Physicians and photosynthesis

JMS Pearce
Hull, England


Fig 1. Portrait of J.B. van Helmont, 1683. Wellcome Collection. Public domain.

The importance of plants in nutrition and in the environment of human and animal species needs no emphasis. How plants obtain their food and how they grow were unsolved mysteries until photosynthesis was discovered. It was generally believed that plants obtained food and energy directly from the soil alone. Three medical doctors uncovered important elements of the mechanisms of photosynthesis.


Jan van Helmont MD (1579–1644)

Van Helmont (Fig 1) was born into the Flemish gentry. He qualified in medicine aged twenty at Louvain, Belgium. In 1609 he married into a noble family and moved to the family estate at Mérode in Vilvoorde.

For the next seven years he dedicated himself to chemical research and to the relief of the poor. He tried to express vital phenomena in chemical terms. When a substance was consumed by fire, an ethereal essence would remain, for which he invented the word gas (from “chaos”). Though he knew that carbon dioxide and ferrous oxide were present in spa waters, he did not understand the mechanism of carbon fixation.

In his most famous experiment, he planted small willow saplings in an earthen pot and weighed the soil he placed in it. With sunlight and watering the willows grew rapidly over five years. He then extracted and weighed both plant and soil (Fig 2). Van Helmont deduced that that the growth of a plant must come from the element water within the plant’s tissues.

Text reads, "That all plants immediately and substantially stem from the element water alone I have learnt from the following experiment. I took an earthern vessel in which I placed two hundred pounds of earth dried in an oven, and watered with rain water. I planted in it a willow tree weighing five pounds. Five years later it had developed a tree weighing one hundred and sixty-nine pounds and about three ounces. Nothing but rain (or distilled water) had been added. The large vessel was placed in earth and covered by an iron lid with a tin-surface that was pierced with many holes. I have not weighed the leaves that came off in the four autumn seasons. Finally I dried the earth in the vessel again and found the same two hundred pounds of it diminished by about two ounces. Hence one hundred and sixty-four pounds of wood, bark and roots had come up from water alone."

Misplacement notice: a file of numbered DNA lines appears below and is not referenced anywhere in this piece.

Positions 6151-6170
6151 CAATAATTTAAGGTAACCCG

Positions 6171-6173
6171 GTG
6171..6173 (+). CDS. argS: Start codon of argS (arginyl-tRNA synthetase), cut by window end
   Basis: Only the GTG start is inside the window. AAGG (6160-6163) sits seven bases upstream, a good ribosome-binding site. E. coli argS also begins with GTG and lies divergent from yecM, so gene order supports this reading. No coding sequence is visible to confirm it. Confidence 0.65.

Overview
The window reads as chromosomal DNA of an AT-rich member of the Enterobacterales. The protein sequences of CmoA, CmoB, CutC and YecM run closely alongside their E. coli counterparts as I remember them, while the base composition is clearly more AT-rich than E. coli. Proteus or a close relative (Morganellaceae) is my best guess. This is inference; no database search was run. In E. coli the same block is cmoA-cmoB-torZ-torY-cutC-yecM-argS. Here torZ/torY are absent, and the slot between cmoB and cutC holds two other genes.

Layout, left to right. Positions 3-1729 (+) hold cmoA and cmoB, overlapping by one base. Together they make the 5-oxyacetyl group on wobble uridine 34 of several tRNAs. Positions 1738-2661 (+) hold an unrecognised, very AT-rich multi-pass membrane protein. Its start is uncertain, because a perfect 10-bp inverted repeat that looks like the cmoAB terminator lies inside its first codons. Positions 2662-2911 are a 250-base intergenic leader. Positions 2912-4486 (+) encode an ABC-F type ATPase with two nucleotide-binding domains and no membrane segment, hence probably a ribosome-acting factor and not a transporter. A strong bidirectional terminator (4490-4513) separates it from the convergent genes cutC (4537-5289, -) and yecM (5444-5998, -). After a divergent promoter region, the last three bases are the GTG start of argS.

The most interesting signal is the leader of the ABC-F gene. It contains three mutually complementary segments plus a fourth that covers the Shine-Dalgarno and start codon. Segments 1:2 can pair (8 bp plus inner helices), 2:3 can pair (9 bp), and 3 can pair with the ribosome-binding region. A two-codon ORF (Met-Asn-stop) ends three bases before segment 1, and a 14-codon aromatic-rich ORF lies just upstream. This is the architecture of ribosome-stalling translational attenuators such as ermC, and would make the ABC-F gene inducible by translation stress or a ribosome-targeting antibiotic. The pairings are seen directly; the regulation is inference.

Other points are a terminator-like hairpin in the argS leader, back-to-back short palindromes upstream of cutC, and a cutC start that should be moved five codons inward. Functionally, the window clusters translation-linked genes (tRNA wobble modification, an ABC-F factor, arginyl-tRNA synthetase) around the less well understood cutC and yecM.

Fig 2. Van Helmont’s experiment. In Ortus Medicinæ, 1648.

Obviously, he knew nothing of photosynthesis, but his use of the plant weight was an important first step.

Van Helmont also devised one of the early thermometers and clarified the laws governing the pendulum in music. He showed that acid is associated with digestion in the stomach and alkali in the duodenum. And he investigated the formation of kidney stones. He helped to combat an outbreak of plague in Antwerp in 1605.

Shortly before his death he charged his son, Francis Mercurius, with the publishing of his analects: Ortus Medicinæ (Origin of Medicine), 1648.


John Pringle MD FRCP FRS (1707–1782)

The influential physician, Sir John Pringle (1707–1782), during the Austrian War of Succession was physician-general to the British forces, stationed by chance near the Ingenhousz home. Pringle strongly supported Ingenhousz’s career (vide infra) and became a close family friend; he encouraged Ingenhousz to read medicine at the Catholic University of Louvain, where he received the MD degree summa cum laude in 1753. After further study in Leiden and Edinburgh, he returned to Breda as a general practitioner.1

In 1764 Pringle introduced Ingenhousz to the famous anatomists William and John Hunter, and Alexander Monro, tertius. And significantly, he knew and exchanged ideas with Joseph Priestley and Benjamin Franklin, who were lifelong friends.2

In 1774 Joseph Priestley (1733–1804) discovered oxygen, or de-phlogisticated air, and carbon dioxide, fixed air, when he noticed that air made “foul” by burning a candle in it could be re-vivified by plants that emitted oxygen.3 Similarly, Antoine Lavoisier showed that “good air” was rich in oxygen, while in “bad air” the oxygen had reacted to form carbon dioxide. Priestley’s Copernican notion that plants could purify air, exchanging oxygen and carbon dioxide, were reiterated by Pringle at the Royal Society in November 1773 when he stated:

“…no vegetable grows in vain, but that from the oak of the forest to the grass in the field, every individual plant is serviceable to mankind… [because it] cleanses and purifies our atmosphere.”

However, before Priestley, Scheele, and Lavoisier’s identification of oxygen c. 1774, the gas had been purified and used to sustain human life and exercise by the Dutch engineer Cornelis Jacobszoon Drebbel (1572–1633).3


Fig 3. Left: Blue plaque in Calne. Photo by Brian Robert Marshall on CC BY-SA 2.0.
Right: Jan Ingenhausz. Halftone via Wikimedia. Public domain.

Jan Ingenhousz MD FRS (1730–1799)

Ingenhousz (Fig 3) was the son of a leather merchant. From the age of 16, he studied and graduated MD at the University of Louvain. He was a remarkable doctor, physiologist, and chemist, yet few remember his name. He fought smallpox, refined microscopy, and discovered how plants grow.

Inspired by Priestley (“with a kind of ecstasy”), Ingenhousz noted aquatic plants when exposed to daylight emitted tiny bubbles of gas, but when placed in the dark the bubbles almost ceased. He concluded the gas emitted must have been caused by light. And, when he collected the bubbles, they would reignite a glowing splint—which meant the plant bubbles were oxygen.

In Experiments Upon Vegetables: … 1779 (Fig 4), Ingenhousz said: